All Amanda requires out of the books she reads is that they display vulnerability, humor, deep emotional intelligence, and articulate aspects of the human experience in new and unusual ways. And kissing. She likes books with kissing.
This novel-in-verse, about a young girl growing up in Bushwick in the 90s, is so full of compassion, grace, sadness, humor, and hope that it will resonate in your heart, mind, and body long after you finish reading it.
I can't stop thinking about this book. This is an uncomfortable, funny, sad, well-researched, compassionate, and very, very angry collection of essays. No one comes out unscathed, including the author. If you’ve ever wondered why people seem to really dig Holocaust novels Horn has a compelling (and totally disheartening!) theory. Or read it for the essay where she and her ten year old son listen to a production of The Merchant of Venice because ohmigosh that play. It is my heartfelt and fervent wish that this book reaches a wide variety of readers.
This book owned my heart from the first page. It tackles very heavy topics (addiction, grief, the contentious American political landscape) in such quiet, delicate, and graceful ways that my heart sang when I read it. It also has some of the most amazing nature writing I've read in a while. (Think Olivia Laing, Annie Dillard, Wendell Berry.) This is a love letter to the Tennessee landscape, a beautiful story about love and friendship, and perfectly captures the fear and excitement of being on the precipice of great change.
Open on the shores of Lake Michigan: Two writers, who were former college rivals, end up as neighbors one summer. Will they become friends...or something more? Yes! They totally will and it's awesome! This book is funny and charming and steamy.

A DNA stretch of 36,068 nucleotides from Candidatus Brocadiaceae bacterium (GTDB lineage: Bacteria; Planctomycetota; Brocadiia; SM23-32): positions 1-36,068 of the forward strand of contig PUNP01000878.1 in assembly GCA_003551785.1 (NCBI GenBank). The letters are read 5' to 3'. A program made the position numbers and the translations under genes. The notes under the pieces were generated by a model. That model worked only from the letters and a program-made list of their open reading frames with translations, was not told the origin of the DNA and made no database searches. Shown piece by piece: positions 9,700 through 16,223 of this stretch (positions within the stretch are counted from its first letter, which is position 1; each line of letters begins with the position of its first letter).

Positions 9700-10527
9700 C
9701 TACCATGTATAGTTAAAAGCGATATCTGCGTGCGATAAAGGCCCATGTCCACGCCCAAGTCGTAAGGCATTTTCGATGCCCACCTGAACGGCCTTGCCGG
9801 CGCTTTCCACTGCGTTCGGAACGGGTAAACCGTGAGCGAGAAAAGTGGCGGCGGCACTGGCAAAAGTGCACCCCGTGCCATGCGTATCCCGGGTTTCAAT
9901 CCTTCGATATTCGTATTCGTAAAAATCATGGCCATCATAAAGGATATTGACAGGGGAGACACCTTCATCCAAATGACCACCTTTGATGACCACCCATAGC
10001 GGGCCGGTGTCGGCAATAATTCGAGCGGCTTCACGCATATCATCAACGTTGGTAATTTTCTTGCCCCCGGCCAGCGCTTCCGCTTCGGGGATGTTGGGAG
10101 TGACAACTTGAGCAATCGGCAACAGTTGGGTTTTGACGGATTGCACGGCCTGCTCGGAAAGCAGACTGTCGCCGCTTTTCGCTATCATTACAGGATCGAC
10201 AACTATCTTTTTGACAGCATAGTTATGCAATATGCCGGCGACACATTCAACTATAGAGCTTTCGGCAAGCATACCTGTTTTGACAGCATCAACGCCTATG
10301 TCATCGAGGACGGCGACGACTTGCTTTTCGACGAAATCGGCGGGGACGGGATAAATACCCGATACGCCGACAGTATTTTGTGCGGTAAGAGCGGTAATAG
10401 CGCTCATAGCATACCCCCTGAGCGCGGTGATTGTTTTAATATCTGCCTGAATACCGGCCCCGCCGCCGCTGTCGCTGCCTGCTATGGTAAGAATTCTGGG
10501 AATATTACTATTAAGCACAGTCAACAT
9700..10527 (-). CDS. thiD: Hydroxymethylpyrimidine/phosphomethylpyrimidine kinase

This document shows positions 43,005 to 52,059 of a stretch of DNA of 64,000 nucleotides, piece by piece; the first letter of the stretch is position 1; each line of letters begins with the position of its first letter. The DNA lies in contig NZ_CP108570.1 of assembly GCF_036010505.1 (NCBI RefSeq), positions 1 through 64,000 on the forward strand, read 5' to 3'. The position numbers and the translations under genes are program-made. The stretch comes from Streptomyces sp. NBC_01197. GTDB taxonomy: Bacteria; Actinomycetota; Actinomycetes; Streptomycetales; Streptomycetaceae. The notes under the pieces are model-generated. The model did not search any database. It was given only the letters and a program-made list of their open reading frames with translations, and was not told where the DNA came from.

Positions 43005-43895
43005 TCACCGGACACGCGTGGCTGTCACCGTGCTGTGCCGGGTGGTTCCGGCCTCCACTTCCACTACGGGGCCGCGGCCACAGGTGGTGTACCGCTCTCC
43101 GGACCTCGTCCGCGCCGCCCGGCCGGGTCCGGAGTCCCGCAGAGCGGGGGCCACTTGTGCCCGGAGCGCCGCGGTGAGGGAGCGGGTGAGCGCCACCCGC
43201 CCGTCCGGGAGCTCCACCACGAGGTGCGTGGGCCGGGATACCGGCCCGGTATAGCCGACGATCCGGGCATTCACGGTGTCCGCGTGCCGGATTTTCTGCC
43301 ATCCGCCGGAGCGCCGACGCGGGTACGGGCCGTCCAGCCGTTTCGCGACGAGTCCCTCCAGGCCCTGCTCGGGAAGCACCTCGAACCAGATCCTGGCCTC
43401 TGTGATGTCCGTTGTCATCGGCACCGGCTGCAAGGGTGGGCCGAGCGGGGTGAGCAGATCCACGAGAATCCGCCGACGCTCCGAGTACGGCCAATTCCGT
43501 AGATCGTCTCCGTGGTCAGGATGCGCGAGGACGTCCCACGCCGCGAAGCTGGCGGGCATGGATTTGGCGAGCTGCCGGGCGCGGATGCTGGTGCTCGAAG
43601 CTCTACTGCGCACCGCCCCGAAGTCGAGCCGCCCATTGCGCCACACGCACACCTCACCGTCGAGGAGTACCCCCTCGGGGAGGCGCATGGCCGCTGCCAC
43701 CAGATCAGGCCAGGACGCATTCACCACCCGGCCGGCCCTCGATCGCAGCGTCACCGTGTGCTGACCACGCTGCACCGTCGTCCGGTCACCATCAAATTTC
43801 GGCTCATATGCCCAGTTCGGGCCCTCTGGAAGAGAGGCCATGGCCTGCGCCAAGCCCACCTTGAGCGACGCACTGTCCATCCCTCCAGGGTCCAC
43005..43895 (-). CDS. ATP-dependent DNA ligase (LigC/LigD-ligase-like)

"A beautifully written and illustrated memoir that both captures what it means to be a teenager and what it means to be an immigrant with sensitivity and nuance. This book lingered with me long after I finished reading it."
"What a dreamy, odd, beautiful book. I wanted to linger inside these essays forever. Slate writes with such vulnerability and honesty at times it felt like I was experiencing heartbreak in real-time with hope, always hope and gentleness."
"Many of the stories in EVERY HUMAN LOVE grapple with the darker corners of love and motherhood, using speculative elements to expose deep, sometimes unspeakable, fears about domestic life. These stories are deeply unsettling--Pearson defiantly resists happy endings--but they also ring true, as if Pearson has crawled into the recesses of my brain to pry out the scary thoughts that keep me up at night."
"The writing and language of BEYOND BABYLON was so remarkable and unique I felt like I was reading a novel for the first time. But in addition to the beautiful prose this is a novel that is deeply empathetic toward complicated mother/daughter relationships and toward those who feel like outsiders in their communities and in their own skin."
"This book is so elegantly written and the author so enthusiastic about his subject that even if you occasionally get lost in the physics of it all the beauty of the language will carry you along."
"A book that manages to be impossibly sad and impossibly hopeful at the same time. And the illustrations are divine."
"To The River is a remarkable piece of nature writing, but, at its core, it is a book about a heart mending itself and the unwieldiness of memory. Part memoir, part nature writing, part literary biography, this just might be the perfect book."
"Pippa Park Raises Her Game is not only a fun and zippy read but is a book that tackles big issues with nuance and sensitivity. Pippa is a funny and smart heroine who sometimes makes mistakes, sometimes doesn’t behave in ways that she feels proud of, but who always learns from her experiences, and whose heart is always in the right place. I couldn’t help but wish as I was reading this book that I had a friend like Pippa when I was in middle school!"
"A great New York City set mystery for fans of FROM THE MIXED-UP FILES OF MRS. BASIL E. FRANKWEILER."
Email or call for price.
"This book has all the elements of winning the title of "Saddest Book In The World" but stick with it and you'll be rewarded with a beautiful, hopeful story, empathetic story about perseverance and love."